• Best music film: “Live Kisses,” Paul McCartney
  • Best music video: “Suit and Tie,” Justin Timberlake featuring Jay Z
  • Producer of the year, non-classical: Pharrell Williams
  • Best R&B album: “Girl On Fire,” Alicia Keys
  • Best rap performance:“Thrift Shop,” Macklemore and Ryan Lewis featuring Wanz
  • Best rap song: “Thrift Shop” Ben Haggerty & Ryan Lewis
  • Best rap album: “The Heist,” Macklemore and Ryan Lewis
  • Best rock performance: “Radioactive,” Imagine Dragons
  • Best metal performance: “God Is Dead?,” Black Sabbath
  • Best rock album: “Celebration Day,” Led Zeppelin
  • Best alternative music album: “Modern Vampires Of The City,” Vampire Weekend
  • Best country solo performance: “Wagon Wheel,” Darius Rucker
  • Best country duo/group performance: “From This Valley,” The Civil Wars
  • Best country song: “Merry Go ‘Round,” Shane McAnally, Kacey Musgraves and Josh Osborne
  • Best american roots song: “Love Has Come For You,” Edie Brickell and Steve Martin
  • Best americana album: “Old Yellow Moon,” Emmylou Harris and Rodney Crowell
  • Best bluegrass album: “The Streets Of Baltimore,” Del McCoury Band
  • Best blues album: “Get Up!,” Ben Harper with Charlie Musselwhite
  • Best folk album: “My Favorite Picture Of You,” Guy Clark
  • Best regional roots music album: “Dockside Sessions,” Terrance Simien and the Zydeco Experience
  • Best pop instrumental album: “Steppin’ Out,” Herb Alpert
  • Best traditional pop vocal album: “To Be Loved,” Michael Buble
  • Best new age album: “Love’s River,” Laura Sullivan
  • Best improvised jazz solo: “Orbits,” Wayne Shorter
  • Best jazz vocal album: “Liquid Spirit,” Gregory Porter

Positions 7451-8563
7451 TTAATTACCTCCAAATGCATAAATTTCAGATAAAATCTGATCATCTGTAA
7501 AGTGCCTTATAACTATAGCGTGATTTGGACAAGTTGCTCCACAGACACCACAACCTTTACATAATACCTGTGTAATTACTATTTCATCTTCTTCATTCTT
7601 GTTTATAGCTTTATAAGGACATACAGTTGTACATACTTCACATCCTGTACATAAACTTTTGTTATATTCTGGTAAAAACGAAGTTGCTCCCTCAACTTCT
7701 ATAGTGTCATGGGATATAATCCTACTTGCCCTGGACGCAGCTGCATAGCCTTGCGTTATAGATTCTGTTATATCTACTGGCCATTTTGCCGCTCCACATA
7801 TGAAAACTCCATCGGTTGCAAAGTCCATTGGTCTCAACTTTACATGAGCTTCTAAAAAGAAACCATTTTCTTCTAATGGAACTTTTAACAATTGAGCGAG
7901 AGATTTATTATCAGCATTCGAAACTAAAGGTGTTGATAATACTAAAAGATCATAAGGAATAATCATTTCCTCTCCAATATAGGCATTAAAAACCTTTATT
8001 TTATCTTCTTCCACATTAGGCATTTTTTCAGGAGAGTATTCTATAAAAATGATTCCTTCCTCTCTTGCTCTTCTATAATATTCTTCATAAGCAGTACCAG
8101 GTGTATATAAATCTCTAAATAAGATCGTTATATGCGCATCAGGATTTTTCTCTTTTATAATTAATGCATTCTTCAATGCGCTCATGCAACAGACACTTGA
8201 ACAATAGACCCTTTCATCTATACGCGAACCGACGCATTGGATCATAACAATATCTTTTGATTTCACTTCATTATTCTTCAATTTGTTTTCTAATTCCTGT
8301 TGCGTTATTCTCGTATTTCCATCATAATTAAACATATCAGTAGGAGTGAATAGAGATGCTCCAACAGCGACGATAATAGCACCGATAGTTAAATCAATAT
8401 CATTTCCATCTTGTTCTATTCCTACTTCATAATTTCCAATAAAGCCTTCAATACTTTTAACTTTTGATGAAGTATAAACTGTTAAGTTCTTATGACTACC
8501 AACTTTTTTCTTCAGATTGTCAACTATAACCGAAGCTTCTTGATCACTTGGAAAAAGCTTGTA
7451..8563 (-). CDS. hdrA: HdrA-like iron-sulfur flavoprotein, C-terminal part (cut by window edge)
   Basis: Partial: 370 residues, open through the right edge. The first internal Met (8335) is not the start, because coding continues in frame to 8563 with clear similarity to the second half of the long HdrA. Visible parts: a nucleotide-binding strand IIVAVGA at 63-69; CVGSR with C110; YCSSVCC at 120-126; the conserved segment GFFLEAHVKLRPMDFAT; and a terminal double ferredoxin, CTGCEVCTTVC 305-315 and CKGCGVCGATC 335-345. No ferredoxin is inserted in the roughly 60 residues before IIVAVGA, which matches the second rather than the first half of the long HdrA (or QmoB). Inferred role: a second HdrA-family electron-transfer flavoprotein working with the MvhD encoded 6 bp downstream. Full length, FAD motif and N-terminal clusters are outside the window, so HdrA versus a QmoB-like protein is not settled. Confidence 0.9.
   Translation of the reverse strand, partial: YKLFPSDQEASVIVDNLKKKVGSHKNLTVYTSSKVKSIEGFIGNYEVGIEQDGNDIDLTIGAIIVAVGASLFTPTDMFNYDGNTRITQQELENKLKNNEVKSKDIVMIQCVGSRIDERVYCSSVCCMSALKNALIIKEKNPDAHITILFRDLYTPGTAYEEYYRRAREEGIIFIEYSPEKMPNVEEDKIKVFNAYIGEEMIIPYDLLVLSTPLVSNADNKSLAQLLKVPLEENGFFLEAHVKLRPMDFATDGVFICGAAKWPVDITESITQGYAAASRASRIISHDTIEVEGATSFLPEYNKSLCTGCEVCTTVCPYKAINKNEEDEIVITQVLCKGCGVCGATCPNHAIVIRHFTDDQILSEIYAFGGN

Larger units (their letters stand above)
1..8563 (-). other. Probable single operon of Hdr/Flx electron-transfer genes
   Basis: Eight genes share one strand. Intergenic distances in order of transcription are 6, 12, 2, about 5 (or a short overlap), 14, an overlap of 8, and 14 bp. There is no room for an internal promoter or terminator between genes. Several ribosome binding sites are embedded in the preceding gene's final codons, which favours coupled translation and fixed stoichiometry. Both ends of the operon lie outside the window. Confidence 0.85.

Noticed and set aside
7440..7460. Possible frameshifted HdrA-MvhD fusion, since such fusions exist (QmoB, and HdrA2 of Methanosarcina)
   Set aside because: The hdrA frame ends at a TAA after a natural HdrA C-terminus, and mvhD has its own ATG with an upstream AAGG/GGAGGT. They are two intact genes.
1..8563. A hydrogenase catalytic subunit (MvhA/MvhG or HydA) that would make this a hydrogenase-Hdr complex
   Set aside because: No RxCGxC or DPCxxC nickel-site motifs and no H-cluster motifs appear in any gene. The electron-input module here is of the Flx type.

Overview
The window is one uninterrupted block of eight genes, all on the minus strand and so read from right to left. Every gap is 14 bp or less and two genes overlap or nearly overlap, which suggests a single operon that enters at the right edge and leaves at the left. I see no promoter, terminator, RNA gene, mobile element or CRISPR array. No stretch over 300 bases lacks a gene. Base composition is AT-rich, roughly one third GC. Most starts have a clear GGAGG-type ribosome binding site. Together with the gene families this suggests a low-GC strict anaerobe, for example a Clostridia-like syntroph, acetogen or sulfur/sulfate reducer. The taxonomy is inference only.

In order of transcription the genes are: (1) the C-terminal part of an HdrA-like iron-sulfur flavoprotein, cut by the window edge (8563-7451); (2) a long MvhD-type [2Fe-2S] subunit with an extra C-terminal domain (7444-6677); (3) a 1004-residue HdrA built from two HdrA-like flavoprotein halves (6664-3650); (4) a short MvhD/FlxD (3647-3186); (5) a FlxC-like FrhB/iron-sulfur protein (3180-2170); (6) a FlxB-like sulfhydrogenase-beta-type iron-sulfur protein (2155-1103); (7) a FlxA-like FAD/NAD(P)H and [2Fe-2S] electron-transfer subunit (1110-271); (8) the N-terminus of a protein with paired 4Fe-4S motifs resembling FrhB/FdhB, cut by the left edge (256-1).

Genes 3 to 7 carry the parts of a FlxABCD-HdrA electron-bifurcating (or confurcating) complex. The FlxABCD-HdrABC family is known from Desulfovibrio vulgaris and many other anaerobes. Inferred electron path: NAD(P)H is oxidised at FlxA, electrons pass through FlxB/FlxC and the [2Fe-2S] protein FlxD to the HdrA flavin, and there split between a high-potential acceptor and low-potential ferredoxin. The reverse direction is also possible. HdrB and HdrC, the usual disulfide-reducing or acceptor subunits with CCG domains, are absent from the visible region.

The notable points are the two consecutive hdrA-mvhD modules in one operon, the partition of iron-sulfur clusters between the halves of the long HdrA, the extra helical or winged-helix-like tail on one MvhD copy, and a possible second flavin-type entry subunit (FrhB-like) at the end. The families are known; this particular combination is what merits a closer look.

• Best jazz instrumental album: “Money Jungle: Provocative In Blue,” Terri Lyne Carrington
  • Best large jazz ensemble album: “Night In Calisia,” Randy Brecker, Włodek Pawlik Trio & Kalisz Philharmonic
  • Best latin jazz album: “Song For Maura” Paquito D’Rivera And Trio Corrente
  • Best gospel/contemporary christian music performance: “Break Every Chain [Live],” Tasha Cobbs
  • Best gospel song: “If He Did It Before . . . Same God [Live],” Tye Tribbett
  • Best contemporary christian music song: “Overcomer,” David Garcia, Ben Glover & Christopher Stevens, songwriters (Mandisa)
  • Best gospel album: “Greater Than [Live],” Tye Tribbett
  • Best contemporary christian music album: “Overcomer,” Mandisa
  • Best latin pop album: “Vida,” Draco Rosa
  • Best latin rock, urban or alternative album: “Treinta Días,” La Santa Cecilia
  • Best regional mexican music album (including tejano): “A Mi Manera,” Mariachi Divas De Cindy Shea
  • Best tropical latin album: “Pacific Mambo Orchestra,” Pacific Mambo Orchestra
  • Best reggae album: “Ziggy Marley In Concert,” Ziggy Marley
  • Best world music album: “Savor Flamenco,” Gipsy Kings and “Live: Singing For Peace Around The World,” Ladysmith Black Mambazo
  • Best children’s album: “Throw a Penny In The Wishing Well,” Jennifer Gasoi
  • Best spoken word album (includes poetry, audio books & storytelling): “America Again: Re-becoming The Greatness We Never Weren’t,” Stephen Colbert
  • Best instrumental composition: “Pensamientos For Solo Alto Saxophone And Chamber Orchestra,” Clare Fischer, composer
  • Best instrumental arrangement: “On Green Dolphin Street,” Gordon Goodwin, arranger
  • Best instrumental arrangement accompanying vocalist(s): “Swing Low,” Gil Goldstein, arranger (Bobby McFerrin & Esperanza Spalding)
  • Best recording package: “Long Night Moon,” Sarah Dodds and Shauna Dodds, art directors (Reckless Kelly)
  • Best boxed or special limited edition package: “Wings Over America (Deluxe Edition),” Simon Earith and James Musgrave, art directors (Paul McCartney And Wings)
  • Best album notes: “Afro Blue Impressions (Remastered & Expanded),” Neil Tesser, album notes writer (John Coltrane)
  • Best Historical Album: “Charlie Is My Darling — Ireland 1965” and “The Complete Sussex and Columbia Albums”
  • Best engineered album, non-classical: “Random Access Memories,” Peter Franco, Mick Guzauski, Florian Lagatta and Daniel Lerner, engineers; Antoine “Chab” Chabert, Bob Ludwig, mastering engineers (Daft Punk)
  • Best remixed recording, non-classical: “Summertime Sadness (Cedric Gervais Remix),” Cedric Gervais, remixer (Lana Del Rey)
  • Best surround sound album:”Live Kisses,” Al Schmitt, surround mix engineer; Tommy LiPuma, surround producer (Paul McCartney)